The night is truly freezing and the place is windy beyond comfort. Being so close to the glacier—almost at a touching distance could fill you up with amazement even if you are a seasoned initiate into the Himalaya. As the mirthful moon chequers its path across the black sky, shimmering with countless stars, you must step out of your tent, at least once, and experience the nocturnal beauty. The scintillating crowd of snow peaks as they bore down upon you from all sides and the glistening sliver of Rathong stream would certainly ensconce you in its inebriated symphony.

For those more adventurous and well trained and equipped for the ordeal, a trip to the glacier could prove rather exhilarating. A competent team could attempt even a trip into Nepal across the Rathong La.
The return trip to Yuksam can be done through various diversions, each equally enchanting and rewarding. To enjoy the trip, all you need beside your basic clothing and a good pair of trekking shoes, is a penchant for the unknown and a zest for life, and certainly a more than ordinary resolve to succeed. Not to forget a camera and loads of films.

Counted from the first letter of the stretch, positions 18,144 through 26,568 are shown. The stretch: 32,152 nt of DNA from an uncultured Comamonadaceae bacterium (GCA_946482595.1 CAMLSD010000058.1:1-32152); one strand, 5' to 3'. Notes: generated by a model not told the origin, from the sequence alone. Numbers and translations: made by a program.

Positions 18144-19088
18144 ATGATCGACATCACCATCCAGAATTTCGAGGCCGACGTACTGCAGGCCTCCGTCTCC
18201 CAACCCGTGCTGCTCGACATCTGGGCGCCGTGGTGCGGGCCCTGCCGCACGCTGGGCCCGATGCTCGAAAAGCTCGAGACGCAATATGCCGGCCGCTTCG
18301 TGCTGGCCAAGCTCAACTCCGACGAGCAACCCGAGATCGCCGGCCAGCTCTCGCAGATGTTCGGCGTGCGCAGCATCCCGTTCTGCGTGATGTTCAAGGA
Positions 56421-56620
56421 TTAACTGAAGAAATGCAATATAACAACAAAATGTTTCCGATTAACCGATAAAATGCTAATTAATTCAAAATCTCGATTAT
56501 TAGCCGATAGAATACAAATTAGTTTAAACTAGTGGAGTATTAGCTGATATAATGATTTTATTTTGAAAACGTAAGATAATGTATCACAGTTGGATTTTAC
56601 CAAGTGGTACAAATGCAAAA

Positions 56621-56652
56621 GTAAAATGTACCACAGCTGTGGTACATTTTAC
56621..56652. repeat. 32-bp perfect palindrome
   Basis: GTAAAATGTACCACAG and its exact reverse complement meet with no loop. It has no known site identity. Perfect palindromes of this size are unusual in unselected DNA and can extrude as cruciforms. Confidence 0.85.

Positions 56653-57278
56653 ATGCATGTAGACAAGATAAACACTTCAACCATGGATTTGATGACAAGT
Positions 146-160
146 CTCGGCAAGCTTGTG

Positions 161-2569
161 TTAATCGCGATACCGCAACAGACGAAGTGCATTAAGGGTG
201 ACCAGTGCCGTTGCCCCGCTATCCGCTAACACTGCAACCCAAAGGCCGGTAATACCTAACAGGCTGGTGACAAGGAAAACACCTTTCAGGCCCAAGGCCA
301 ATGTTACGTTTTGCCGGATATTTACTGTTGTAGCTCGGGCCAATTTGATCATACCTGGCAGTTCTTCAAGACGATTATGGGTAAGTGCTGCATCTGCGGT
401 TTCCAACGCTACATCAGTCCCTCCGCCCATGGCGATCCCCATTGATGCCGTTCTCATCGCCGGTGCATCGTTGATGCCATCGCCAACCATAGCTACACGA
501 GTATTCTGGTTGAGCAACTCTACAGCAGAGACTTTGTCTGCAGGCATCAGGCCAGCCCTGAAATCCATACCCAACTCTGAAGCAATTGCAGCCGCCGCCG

Now all it remains for you is to stir your spirit and step out of the door. Bon voyage!


  1. Dear Mr. Dam

    this post of urs is something which can anybody to run to rathong as soon as he/she can. we are planning for dzongri-goyachala trek and heard from someone about this rathong glacier and we got interested in this. as i came to know that this is called the lake treak, and this is all i know about it. if i am write(or may be wrong) will you pls help me in this.
    thanks & regards
    sanjoy bag
    98311 60040

  2. WOW, u sound like a travel guide here, it feels as if i have already been here and seen it all. :-)

  3. This is not the lake trek. Lake trek is not permitted for trekkers. But this trek is amazing for the nature lovers.

  4. But there are 2 lakes...follow this link for the names of the lakes and their geographical position....

  5. Quite an amazing description indeed; I admired the language and the choice of words and the flow as much as the surreal visuals of the place that these words would ignite any remotely fecund imagination with!

  6. Wow this sure is amazing! You should sell this trek to an adventure company, make some money and then be my personal guide! LOL.
    miss you yaar... come back soon.